- Disciplinary Proceedings Against Attorneys Under SEC Rule 102(e): An Update Since the Initial Altman Decision
Karen Patton Seymour
- Whistleblower Provisions: SEC Issues Final Rules Implementing the Dodd-Frank Whistleblower Provisions
- The Personal Benefit Test in Misappropriation Cases
Jodi Misher Peikin
- Overview of Federal Wiretap Law In White-Collar Cases
Richard J. Morvillo, Robert J. Anello
- The Wire: Higher Likelihood Innocent Conversations Are Being Intercepted
- United States v. Rajaratnam, No. 09 Cr. 1184 (RJH) (S.D.N.Y. Aug. 12, 2010)
- United States v. Rajaratnam, No. 09 Cr. 1184 (RJH) (S.D.N.Y. Nov. 29, 2010)
- SEC v. Rajaratnam, No. 10-462-cv (2d Cir. Sept. 29, 2010)
- SEC v. Gupta, No. 11 Cr. 907 (JSR) (S.D.N.Y. Mar. 26, 2012)
- Materials Submitted by Marjorie J. Peerce, Stillman and Friedman P.C.
- A New Facet to the Special Relationship: Cooperation in White Collar Investigations Between the U.S. and the U.K.
Robert H. Hotz, Jr., Rod Fletcher
- Market Abuse and Insider Dealing -- Recent Cases, Current FSA Themes and International Co-operation
- FCPA, Bribery Act & other Global AntiCorruption Insights An Update on Recent Foreign Corrupt Practices Act, U.K. Bribery Act and other Global Anti-Corruption Enforcement, Litigation, and Compliance Developments
Claudius O. Sokenu
- The Practice of Federal Criminal Law: Prosecution and Defense
Barry H. Berke
- Inside the "FCPA Sting" Trial: Anatomy of a Failed Prosecution
Eric B. Bruce
- Trial Tactics
Eric B. Bruce
Daniel R. Alonso
~ Chief Assistant District Attorney, New York County District Attorney's Office
~ Chief, Securities & Commodities Fraud Unit, United States Attorney's Office, Southern District of New York
Reed M. Brodsky
~ Assistant United States Attorney, United States Attorney's Office, Southern District of New York
Andrew M. Calamari
~ Regional Director, New York Regional Office, U.S. Securities and Exchange Commission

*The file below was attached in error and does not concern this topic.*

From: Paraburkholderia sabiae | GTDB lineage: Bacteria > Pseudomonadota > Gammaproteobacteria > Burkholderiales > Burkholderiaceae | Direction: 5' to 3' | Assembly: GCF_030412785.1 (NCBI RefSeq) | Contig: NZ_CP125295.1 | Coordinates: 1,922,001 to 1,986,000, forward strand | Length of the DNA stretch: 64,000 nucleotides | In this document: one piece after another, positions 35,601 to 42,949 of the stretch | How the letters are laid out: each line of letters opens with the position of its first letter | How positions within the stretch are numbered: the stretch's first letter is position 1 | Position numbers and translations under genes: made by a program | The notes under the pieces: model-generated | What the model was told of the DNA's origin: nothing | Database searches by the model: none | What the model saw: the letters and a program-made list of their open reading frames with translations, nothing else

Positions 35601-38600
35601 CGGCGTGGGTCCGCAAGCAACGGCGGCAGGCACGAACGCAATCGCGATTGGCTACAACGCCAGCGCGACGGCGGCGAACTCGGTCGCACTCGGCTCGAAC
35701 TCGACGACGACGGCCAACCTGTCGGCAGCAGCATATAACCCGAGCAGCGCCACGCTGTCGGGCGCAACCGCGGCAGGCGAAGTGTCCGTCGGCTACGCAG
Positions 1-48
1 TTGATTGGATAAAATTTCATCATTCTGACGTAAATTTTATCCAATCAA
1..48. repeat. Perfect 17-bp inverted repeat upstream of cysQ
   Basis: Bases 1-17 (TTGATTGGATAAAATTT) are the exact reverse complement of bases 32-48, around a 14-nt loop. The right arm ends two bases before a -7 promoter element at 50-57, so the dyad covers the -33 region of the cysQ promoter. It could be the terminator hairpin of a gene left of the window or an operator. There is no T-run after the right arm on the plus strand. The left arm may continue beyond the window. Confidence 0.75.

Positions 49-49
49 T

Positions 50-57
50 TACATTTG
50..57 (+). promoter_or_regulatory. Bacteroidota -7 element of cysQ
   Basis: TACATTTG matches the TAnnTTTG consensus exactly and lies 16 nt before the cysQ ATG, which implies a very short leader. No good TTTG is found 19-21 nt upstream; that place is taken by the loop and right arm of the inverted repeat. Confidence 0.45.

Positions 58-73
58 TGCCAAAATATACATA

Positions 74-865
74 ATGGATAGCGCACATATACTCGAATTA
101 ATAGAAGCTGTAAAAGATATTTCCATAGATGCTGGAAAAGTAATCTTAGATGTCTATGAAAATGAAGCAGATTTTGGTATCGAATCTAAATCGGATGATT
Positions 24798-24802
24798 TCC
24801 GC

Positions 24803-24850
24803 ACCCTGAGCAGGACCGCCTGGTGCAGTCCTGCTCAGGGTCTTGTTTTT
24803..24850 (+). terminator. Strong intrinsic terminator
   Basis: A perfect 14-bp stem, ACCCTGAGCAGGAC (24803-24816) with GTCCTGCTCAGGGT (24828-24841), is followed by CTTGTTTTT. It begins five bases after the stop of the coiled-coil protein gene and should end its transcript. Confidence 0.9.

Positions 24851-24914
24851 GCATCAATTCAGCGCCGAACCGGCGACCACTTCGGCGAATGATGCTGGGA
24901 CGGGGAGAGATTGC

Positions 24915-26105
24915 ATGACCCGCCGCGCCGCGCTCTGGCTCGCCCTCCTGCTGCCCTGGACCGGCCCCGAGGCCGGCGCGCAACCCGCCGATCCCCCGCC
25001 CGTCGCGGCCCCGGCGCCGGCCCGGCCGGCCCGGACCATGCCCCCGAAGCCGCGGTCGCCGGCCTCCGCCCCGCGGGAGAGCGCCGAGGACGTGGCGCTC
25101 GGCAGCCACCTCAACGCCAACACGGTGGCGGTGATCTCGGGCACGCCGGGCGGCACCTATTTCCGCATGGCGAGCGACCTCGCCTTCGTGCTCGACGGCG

Paul J. Fishman
~ United States Attorney, United States Attorney's Office, District of New Jersey
Jeffrey H. Knox
~ Principal Deputy Chief, Faud Section, Criminal Division, U.S. Department of Justice
~ Chief, Business and Securities Fraud Section, United States Attorney's Office, Eastern District of New York
~ Director of Enforcement, U.S. Commodity Futures Trading Commission
Marshall L. Miller
~ Chief, Criminal Division, United States Attorney's Office, Eastern District of New York
Lorin L. Reisner
~ Chief, Criminal Division, United States Attorney's Office, Southern District of New York
Richard B. Zabel
~ Deputy United Sates Attorney, United States Attorney's Office, Southern District of New York
PLI makes every effort to accredit its On-Demand Web Programs and Segments. Please check the CLE Calculator above for CLE information specific to your state.
On-Demand Web Programs and Segments are approved in:
Alabama1, Alaska, California, Colorado, Delaware, Florida, Georgia, Hawaii, Idaho*, Illinois , Iowa2*, Kansas, Kentucky*, Louisiana, Maine*, Mississippi, Missouri3, Montana, Nebraska, Nevada, New Hampshire4, New Jersey, New Mexico5, New York6, North Carolina8, North Dakota, Ohio8, Oklahoma9, Oregon*, Pennsylvania10, Rhode Island11, South Carolina, Tennessee12, Texas, Utah, Vermont, Virginia13, Washington, West Virginia, Wisconsin14 and Wyoming*.
Iowa, Mississippi, Oklahoma, and Wisconsin DO NOT approve Audio Only On-Demand Web Programs.